Brannam’s pottery was in Barnstaple, North Devon.
From 1881, the Litchdon Pottery was run by Charles Hubert Brannam and he became successful at producing Art Pottery. This included selling ceramics at Liberty’s London, taking advantage of the developing railway system to transport the wares from Devon. Queen Victoria’s patronage in 1885 earned the pottery a new name, Royal Barum Ware. Brannam’s best known decorators were James Dewdney and William Baron (who left Brannam’s in 1899 to set up his own pottery at Rolle Quay, Barnstaple). This vase was decorated by Baron.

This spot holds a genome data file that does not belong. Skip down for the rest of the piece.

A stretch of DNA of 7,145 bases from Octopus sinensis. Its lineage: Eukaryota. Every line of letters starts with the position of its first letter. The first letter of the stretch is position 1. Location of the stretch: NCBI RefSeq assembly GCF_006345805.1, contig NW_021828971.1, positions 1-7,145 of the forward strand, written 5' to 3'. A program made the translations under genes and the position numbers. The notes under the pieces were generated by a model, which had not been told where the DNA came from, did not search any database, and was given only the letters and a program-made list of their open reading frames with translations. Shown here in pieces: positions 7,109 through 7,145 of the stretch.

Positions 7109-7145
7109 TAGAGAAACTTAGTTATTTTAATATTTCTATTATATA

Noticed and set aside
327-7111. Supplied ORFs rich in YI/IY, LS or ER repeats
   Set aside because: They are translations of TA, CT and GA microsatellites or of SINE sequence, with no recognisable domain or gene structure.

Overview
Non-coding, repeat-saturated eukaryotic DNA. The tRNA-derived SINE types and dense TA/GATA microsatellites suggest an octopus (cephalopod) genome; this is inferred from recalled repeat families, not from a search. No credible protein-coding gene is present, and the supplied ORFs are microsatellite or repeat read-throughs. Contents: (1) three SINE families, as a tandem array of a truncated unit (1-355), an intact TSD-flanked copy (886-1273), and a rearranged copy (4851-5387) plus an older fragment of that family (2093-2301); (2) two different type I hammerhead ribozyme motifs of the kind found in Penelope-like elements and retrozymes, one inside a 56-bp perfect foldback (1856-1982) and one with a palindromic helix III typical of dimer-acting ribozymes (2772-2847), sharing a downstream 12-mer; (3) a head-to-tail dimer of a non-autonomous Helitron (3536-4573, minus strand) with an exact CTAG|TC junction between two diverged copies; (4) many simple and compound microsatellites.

Their designs used the sgraffito method of scraping away a top layer of slip to reveal another colour below. This lower layer might then be painted with another coloured slip before the porous earthenware pottery would fired and glazed to make it safe to hold water.
At the time these pots were considered daringly original with their stylistic references to Japanese, Persian and even Egyptian design. Themes such as fish and aquatic plants can be seen in the Art Pottery of the Martin Brothers and William De Morgan at this time, while birds and foliage were popular with William Morris.
This object is not on display.